THE ARM-CHAIR AT THE INN
well be said at once that without her loving care life at the Inn, with all its comforts, would be no life at all—none worth living. Louis, the running-water painter, known as the Man in High-Water Boots—one of the best beloved of our group—always insists that in the days gone by Leà occupied a pedestal at the main entrance of the twelfth-century church at the end of the street, and is out for a holiday. In proof he points out the empty pedestal set in a niche, and has even gone so far as to pencil her name on the rough stone.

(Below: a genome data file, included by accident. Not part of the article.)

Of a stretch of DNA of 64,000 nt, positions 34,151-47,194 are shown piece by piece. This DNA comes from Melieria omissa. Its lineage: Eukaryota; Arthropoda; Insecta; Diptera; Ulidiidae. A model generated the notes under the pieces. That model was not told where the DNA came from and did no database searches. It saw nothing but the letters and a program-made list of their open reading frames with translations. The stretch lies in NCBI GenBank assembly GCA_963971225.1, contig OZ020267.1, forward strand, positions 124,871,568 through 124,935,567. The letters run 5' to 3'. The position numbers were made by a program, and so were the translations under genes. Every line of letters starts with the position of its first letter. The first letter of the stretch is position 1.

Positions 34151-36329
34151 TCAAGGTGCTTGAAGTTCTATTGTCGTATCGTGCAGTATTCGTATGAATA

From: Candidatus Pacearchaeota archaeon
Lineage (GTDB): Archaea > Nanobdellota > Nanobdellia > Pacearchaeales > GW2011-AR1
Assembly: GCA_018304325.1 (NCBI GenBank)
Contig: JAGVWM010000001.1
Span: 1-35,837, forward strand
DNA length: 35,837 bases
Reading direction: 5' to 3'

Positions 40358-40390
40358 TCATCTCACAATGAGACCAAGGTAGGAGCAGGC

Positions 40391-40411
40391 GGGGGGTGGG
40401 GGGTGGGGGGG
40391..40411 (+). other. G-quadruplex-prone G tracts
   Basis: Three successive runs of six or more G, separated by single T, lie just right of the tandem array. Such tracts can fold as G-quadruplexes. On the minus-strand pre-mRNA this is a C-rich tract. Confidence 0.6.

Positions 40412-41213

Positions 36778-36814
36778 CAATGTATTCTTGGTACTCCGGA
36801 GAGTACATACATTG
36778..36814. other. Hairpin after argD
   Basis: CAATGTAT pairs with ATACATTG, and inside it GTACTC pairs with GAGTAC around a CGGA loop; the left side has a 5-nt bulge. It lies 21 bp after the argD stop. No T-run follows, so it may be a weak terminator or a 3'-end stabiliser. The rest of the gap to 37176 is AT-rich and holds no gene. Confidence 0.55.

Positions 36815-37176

Mignon, however, he admits, is a saint of another kind—a dainty, modest, captivating little maid, who looks at you with her wondering blue eyes, and who is as shy as a frightened gazelle. There is a young fisherman named Gaston, a weather-tanned, frank, fearless fellow who knows all about these eyes. He brings the fish to the Inn—those he catches himself—and Mignon generally manages to help in their unpacking. It is not a part of her duty. Her special business is to make everybody happy; to crack the great white sugar-loaf into bits with a pair of pincers—no machine-made dominoes for Lemois—and to turn the coffee-roaster—an old-fashioned,